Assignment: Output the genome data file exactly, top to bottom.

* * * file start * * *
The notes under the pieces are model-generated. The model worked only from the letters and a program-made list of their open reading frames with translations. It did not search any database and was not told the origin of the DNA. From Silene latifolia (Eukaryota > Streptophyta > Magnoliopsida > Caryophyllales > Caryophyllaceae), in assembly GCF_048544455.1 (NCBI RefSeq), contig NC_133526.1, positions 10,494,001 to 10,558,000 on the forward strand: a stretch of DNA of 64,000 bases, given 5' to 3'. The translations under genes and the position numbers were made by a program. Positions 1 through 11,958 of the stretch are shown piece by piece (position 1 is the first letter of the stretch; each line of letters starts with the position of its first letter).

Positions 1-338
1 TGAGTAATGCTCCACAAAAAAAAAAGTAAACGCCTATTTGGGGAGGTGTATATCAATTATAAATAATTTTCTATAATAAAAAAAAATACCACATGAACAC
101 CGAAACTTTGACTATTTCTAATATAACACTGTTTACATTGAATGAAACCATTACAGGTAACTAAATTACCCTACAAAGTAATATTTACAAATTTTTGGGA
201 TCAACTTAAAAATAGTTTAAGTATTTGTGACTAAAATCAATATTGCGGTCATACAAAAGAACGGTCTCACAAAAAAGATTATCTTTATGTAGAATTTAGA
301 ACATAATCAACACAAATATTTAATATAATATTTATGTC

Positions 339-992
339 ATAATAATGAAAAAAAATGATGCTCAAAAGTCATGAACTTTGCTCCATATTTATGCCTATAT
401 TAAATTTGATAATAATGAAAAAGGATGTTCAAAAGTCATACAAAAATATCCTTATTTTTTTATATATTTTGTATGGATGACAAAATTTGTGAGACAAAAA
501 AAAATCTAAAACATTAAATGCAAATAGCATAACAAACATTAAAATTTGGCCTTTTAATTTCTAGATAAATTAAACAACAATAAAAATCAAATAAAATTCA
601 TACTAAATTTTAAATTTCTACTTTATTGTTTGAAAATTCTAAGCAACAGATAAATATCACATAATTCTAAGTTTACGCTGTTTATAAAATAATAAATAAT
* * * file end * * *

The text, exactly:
The notes under the pieces are model-generated. The model worked only from the letters and a program-made list of their open reading frames with translations. It did not search any database and was not told the origin of the DNA. From Silene latifolia (Eukaryota > Streptophyta > Magnoliopsida > Caryophyllales > Caryophyllaceae), in assembly GCF_048544455.1 (NCBI RefSeq), contig NC_133526.1, positions 10,494,001 to 10,558,000 on the forward strand: a stretch of DNA of 64,000 bases, given 5' to 3'. The translations under genes and the position numbers were made by a program. Positions 1 through 11,958 of the stretch are shown piece by piece (position 1 is the first letter of the stretch; each line of letters starts with the position of its first letter).

Positions 1-338
1 TGAGTAATGCTCCACAAAAAAAAAAGTAAACGCCTATTTGGGGAGGTGTATATCAATTATAAATAATTTTCTATAATAAAAAAAAATACCACATGAACAC
101 CGAAACTTTGACTATTTCTAATATAACACTGTTTACATTGAATGAAACCATTACAGGTAACTAAATTACCCTACAAAGTAATATTTACAAATTTTTGGGA
201 TCAACTTAAAAATAGTTTAAGTATTTGTGACTAAAATCAATATTGCGGTCATACAAAAGAACGGTCTCACAAAAAAGATTATCTTTATGTAGAATTTAGA
301 ACATAATCAACACAAATATTTAATATAATATTTATGTC

Positions 339-992
339 ATAATAATGAAAAAAAATGATGCTCAAAAGTCATGAACTTTGCTCCATATTTATGCCTATAT
401 TAAATTTGATAATAATGAAAAAGGATGTTCAAAAGTCATACAAAAATATCCTTATTTTTTTATATATTTTGTATGGATGACAAAATTTGTGAGACAAAAA
501 AAAATCTAAAACATTAAATGCAAATAGCATAACAAACATTAAAATTTGGCCTTTTAATTTCTAGATAAATTAAACAACAATAAAAATCAAATAAAATTCA
601 TACTAAATTTTAAATTTCTACTTTATTGTTTGAAAATTCTAAGCAACAGATAAATATCACATAATTCTAAGTTTACGCTGTTTATAAAATAATAAATAAT